The Ins and Outs of CISPA: What You Need to Know and What Could Change

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The controversial Cyber Information and Security Protection Act (CISPA) is once again making its way through the legislative process. In April 2012, CISPA passed the United States House of Representatives but never made it through the Senate due to pressure from outside groups and threats of a presidential veto. Public outcry after the Stop Online Piracy Act (SOPA) and the Protect IP Act (PIPA) contributed to CISPA’s difficulty getting through the legislative process.

Why It’s in The News

In early 2013, CISPA’s sponsors reintroduced a modified version of the original CISPA bill before the House of Representatives. Critics question the necessity of CISPA now that President Obama has signed an executive order requiring certain departments within the federal government to disclose cyber security information to private businesses, including internet service providers. Learn more about providers here.

What is CISPA?

Whereas, President Obama’s executive order creates a one way street of information sharing, CISPA’s information sharing will go both ways. CISPA will allow the government and private businesses to share information about cyber security threats. As long as a business is acting in good faith for a cyber security purpose, such as safeguarding a network, it can provide the government with information gleaned from its users’ online presence. This information sharing can be done regardless of any existing privacy laws. CISPA provides immunity for decisions based on cyber security threat information.

What’s It For?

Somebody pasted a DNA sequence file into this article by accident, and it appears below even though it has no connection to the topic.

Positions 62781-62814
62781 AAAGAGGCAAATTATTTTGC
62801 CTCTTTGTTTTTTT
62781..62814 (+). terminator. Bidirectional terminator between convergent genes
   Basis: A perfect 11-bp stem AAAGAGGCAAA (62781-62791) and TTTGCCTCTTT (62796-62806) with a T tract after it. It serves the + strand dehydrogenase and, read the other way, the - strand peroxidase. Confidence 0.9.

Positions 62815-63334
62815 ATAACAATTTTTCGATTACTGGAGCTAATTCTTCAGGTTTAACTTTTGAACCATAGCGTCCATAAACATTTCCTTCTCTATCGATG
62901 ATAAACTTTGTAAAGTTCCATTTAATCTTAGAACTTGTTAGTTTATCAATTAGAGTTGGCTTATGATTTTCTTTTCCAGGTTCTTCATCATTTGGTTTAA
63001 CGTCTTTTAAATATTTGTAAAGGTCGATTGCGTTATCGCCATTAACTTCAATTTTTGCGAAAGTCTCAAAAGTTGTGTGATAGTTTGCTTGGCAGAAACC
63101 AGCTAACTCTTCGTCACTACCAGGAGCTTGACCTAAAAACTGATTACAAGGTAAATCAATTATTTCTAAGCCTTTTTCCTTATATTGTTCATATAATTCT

Recent cyber-attacks show that it is necessary to protect American businesses and critical networks from cyber-attack. The New York Times, Google and the United States Department of Defense have all been the subject of foreign cyber-attacks. Supporters of CISPA argue that it will increase America’s ability to defend itself and American businesses from cyber security attacks. CISPA has its supporters among United States businesses but some companies, including Facebook and Microsoft, are withdrawing their support as debates about online privacy continue.

What’s the Problem?

Opponents worry that CISPA will allow the United States government to skirt privacy laws and use private business data to gather information on United States citizens. What is especially troubling about CISPA is that there is no disclosure to an individual if their personal information is transmitted to the government because a business feels that they are subject to a cyber-threat.

What’s Being Done

The previous attempt to enact CISPA as law failed due to well-publicized privacy concerns, the existence of a competing Senate bill, and the threat of an executive veto by President Obama. With uncertain legislative and executive support and with CISPA losing support among technology companies, the future of CISPA remains unclear.

 

 

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